Bran ignored him for the moment (clearly the man wasn’t quite sane) and focused on sitting up. He found that he was lying in a bed, with simple blankets and a thin pillow. He looked around the room and saw other beds, some with screens set up around them and small stations of cabinets and trolleys scattered about. Pushing himself up on one hand, he saw a glass of water sitting on a chest of drawers next to his bed.
“You’re in a hospital, you know.” The small man continued, gesturing around them.
“Yes.” Brannog looked back to him. “I had gathered that.”
“Do you know what kind of hospital though?” The fellow smiled, as if pleased to be offering a riddle.
“No. Why don’t you tell me?” Brannog reached for the water, taking a sip as the man pouted quietly.
“Well, alright. If you won’t guess.” The man flipped his collar up and leaned in conspiratorially. “It’s a hospital for the Maliciously Insane,” he hissed. “They think you’re an arsonist!” That statement seemed quite funny to him and he smiled even wider. “They even tied you down!”
Brannog blinked and looked quickly at his feet, moving them slightly. Sure enough, under the blankets they were manacled individually to the bed rails. “Oh. I see.”
“Yes but you and I both know that’s nonsense. I mean I suppose technically, yes, you did set the fire. But not purposefully!” The man waved his hand in front of his face dismissively.
“I couldn’t stop it, though.” Brannog said softly. “I didn’t want to hurt anyone.”
“That’s the most fascinating part! You warned them. The whole room had time to evacuate before you lost control. That takes a considerable force of will!” The fellow leaned in again, patting Brannog on the shoulder.
“Most of the time, when I get there, they’ve already lost themselves to it. And I’m left picking up the bodies and explaining to the mayor or what have you. But not you! I found you lying in pile of rubble with not a scratch on you and forty postal workers gossiping about what had just happened. Quite a unique turn of events.”
“Wait,” Bran held up a hand, still smeared and blackened with ash, “most of the time? You’ve seen this before?” He stopped, peering more closely at his visitor. “And just who are you?”
“Oh yes, quite a few times before.” The man smiled again and reached his hand out to Brannog. “I do apologize for my poor manners, I was just so excited. I’m Professor Carril.”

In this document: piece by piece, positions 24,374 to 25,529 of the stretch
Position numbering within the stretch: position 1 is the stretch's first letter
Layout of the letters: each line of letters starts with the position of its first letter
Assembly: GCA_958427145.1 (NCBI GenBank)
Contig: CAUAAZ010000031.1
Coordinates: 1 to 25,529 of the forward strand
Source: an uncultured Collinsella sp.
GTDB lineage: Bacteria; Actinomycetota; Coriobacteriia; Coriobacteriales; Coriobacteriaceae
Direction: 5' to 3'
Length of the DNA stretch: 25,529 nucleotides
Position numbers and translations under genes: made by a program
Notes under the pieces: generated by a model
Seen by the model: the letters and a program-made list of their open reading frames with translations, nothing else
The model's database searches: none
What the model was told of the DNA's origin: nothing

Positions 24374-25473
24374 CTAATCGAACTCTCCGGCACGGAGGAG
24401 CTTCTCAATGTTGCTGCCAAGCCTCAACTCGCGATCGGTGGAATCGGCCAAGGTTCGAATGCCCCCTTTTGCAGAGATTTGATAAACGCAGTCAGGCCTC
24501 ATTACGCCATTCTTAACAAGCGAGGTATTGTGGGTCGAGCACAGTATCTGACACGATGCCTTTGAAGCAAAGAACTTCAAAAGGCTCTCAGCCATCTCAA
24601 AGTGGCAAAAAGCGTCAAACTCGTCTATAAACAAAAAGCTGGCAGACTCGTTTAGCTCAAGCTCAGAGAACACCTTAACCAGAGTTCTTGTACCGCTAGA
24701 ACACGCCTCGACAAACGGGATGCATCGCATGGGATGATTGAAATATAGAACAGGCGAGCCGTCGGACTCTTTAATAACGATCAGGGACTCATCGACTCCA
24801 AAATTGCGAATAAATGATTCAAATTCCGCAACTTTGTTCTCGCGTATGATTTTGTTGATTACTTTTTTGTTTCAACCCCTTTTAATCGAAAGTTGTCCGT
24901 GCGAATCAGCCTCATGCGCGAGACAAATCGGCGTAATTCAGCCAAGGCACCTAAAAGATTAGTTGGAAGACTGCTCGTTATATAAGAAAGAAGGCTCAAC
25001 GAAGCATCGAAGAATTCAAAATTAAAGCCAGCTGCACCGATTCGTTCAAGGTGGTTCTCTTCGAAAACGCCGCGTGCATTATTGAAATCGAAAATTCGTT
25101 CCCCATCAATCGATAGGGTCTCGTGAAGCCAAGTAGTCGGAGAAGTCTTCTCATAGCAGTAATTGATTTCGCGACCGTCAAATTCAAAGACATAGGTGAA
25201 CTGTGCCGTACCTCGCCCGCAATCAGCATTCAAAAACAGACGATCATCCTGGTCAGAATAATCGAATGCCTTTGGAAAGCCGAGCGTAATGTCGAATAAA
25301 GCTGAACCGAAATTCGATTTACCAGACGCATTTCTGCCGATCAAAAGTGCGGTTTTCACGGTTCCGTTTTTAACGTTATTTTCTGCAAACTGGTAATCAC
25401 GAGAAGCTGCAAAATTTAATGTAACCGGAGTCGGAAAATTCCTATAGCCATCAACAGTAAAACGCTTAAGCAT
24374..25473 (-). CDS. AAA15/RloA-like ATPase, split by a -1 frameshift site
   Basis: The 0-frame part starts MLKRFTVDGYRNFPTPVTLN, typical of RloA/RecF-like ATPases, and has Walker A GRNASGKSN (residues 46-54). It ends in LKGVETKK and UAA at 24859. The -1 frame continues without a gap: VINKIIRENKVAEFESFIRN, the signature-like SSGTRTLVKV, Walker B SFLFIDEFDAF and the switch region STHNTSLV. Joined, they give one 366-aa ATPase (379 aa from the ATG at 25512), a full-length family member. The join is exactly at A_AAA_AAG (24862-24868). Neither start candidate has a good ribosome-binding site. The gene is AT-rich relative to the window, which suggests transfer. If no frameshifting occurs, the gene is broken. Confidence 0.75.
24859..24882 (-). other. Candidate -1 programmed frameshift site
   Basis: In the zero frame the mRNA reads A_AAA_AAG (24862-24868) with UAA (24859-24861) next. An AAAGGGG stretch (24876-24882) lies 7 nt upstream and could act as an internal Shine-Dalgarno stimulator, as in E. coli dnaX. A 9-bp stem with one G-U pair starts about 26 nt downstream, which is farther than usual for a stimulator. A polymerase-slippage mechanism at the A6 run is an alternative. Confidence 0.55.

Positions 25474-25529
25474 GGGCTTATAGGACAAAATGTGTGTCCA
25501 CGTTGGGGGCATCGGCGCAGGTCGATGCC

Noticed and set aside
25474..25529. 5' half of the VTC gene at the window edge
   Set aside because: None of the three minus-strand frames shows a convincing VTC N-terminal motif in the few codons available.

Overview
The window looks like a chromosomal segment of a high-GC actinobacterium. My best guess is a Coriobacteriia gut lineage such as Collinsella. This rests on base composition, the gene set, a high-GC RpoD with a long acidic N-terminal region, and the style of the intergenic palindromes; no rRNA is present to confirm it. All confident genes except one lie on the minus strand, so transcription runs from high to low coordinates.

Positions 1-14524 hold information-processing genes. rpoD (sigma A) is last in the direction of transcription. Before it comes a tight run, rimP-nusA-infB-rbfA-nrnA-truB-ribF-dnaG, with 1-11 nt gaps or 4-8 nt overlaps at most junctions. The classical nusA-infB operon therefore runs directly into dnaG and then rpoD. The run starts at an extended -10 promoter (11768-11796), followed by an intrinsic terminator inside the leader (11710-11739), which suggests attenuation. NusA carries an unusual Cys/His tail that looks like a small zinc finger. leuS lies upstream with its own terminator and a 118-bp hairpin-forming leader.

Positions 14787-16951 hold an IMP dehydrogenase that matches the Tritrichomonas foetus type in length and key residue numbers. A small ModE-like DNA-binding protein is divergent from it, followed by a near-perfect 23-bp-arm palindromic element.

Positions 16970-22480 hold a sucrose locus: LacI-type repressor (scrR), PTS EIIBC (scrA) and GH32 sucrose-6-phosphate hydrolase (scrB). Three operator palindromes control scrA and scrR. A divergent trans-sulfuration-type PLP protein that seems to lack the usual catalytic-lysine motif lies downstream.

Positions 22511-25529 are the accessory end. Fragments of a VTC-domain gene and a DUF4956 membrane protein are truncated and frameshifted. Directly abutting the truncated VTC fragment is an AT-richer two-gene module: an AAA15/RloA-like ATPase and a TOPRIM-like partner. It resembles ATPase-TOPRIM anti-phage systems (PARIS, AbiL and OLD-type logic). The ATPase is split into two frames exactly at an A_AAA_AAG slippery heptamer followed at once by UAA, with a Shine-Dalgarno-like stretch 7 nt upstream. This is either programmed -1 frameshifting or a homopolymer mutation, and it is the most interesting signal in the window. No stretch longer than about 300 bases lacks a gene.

Bran shook his hand, leaving a smear of soot as his did.
“I see you still look confused.” Carril wiped his hand absentmindedly on his pant leg. “Only natural. You see I’m currently working out of the Applied Theology department at the University of Greenford. I’ve been following cases like yours for a good twenty years now.”
Carril nodded. “Yes, incidents of what I’m called Spontaneous Deific Manifestations. You’re the first one I’ve seen with an incendiary focus, though, which is fascinating!”
Bran just continued starting, unsure of what to make of the utter absurdity of the situation.
“Don’t you worry, don’t you worry!” Carril petted his shoulder again. “We’ll soon have these manacles off and get you set up in one of the University dorms. I’ve worked it all out with the magistrate. Considering how many lives you saved today, and considering the money the University has generously donated in my name to rebuild the post office, he was happy to oblige.”
He stopped, pursing his lips. “Only I fear you are not allowed to return to this town again. The magistrate feels you’re too dangerous. I told him that was silly, because why would you really want to come back? But he insisted. So thus you are sentenced: exiled from North Hanlea, and soon to be my Scholar’s Assistant at Greenville.” He paused, looking to Brannog. “So? Can I count on you to help?”
Bran met his gaze, still confused. “Your research, you mean? Into what, spontaneous…?” He couldn’t remember the rest.
“Spontaneous Deific Manifestations.” Carril nodded.
“Well, what does that mean? What’s happening to me?”
“What that means,” said Carril carefully, “is that your power, uncontrolled as it is, is a small spark derived from the power of the gods. I have a theory that, since only the gods can control the elements in the way that we’ve seen, these incidents must have a tie to a godlike lineage.”
“Lineage? You mean…?”Brannog shook his head before quickly laying back on the pillow. “No, that can’t be true.” He placed his arm over his eyes as he closed them in shock.
“Precisely!” Carril beamed again, seeing that Brannog finally understood. “Your mother or father is a God.”
“My mother is just a seamstress,” Brannog murmured behind his arm. “She just makes dresses all day.”
Carril nodded. “Yes, then definitely your father. What does he do?”
Brannog laughed softly. “I’ve never met him. Mother said he was thrown from his horse and died when I was young.”
“Well,” Carril said, “I wouldn’t bet money on that story.”
Nor would I. The voice spoke in Brannog’s ear quietly. It was a deep bass, just like from before. Bran began to chuckle, then laugh, his body shaking until he could barely breathe. He wiped a tear from his eye and sat up again, looking Carril in the eyes.
“Is there a way we can find out which God, if I work with you?”
“I hope so! Yes, that’s my goal, certainly!” Carril agreed.
“Good.” Brannog paused to take another sip of his water. “Because if I help you, I want you to help me.”
“You can have anything you could want, at the University. We will provide room and board and a small stipend.”
Bran shook his head. “No, more than that.”
Carril spread his hands. “What more do you need?”
“If you can suss out which God, then I want you to help me find him.”
He put a hand up as Carril started to protest. “You will help me find this God, and then you’re gonna help me kill the bastard.”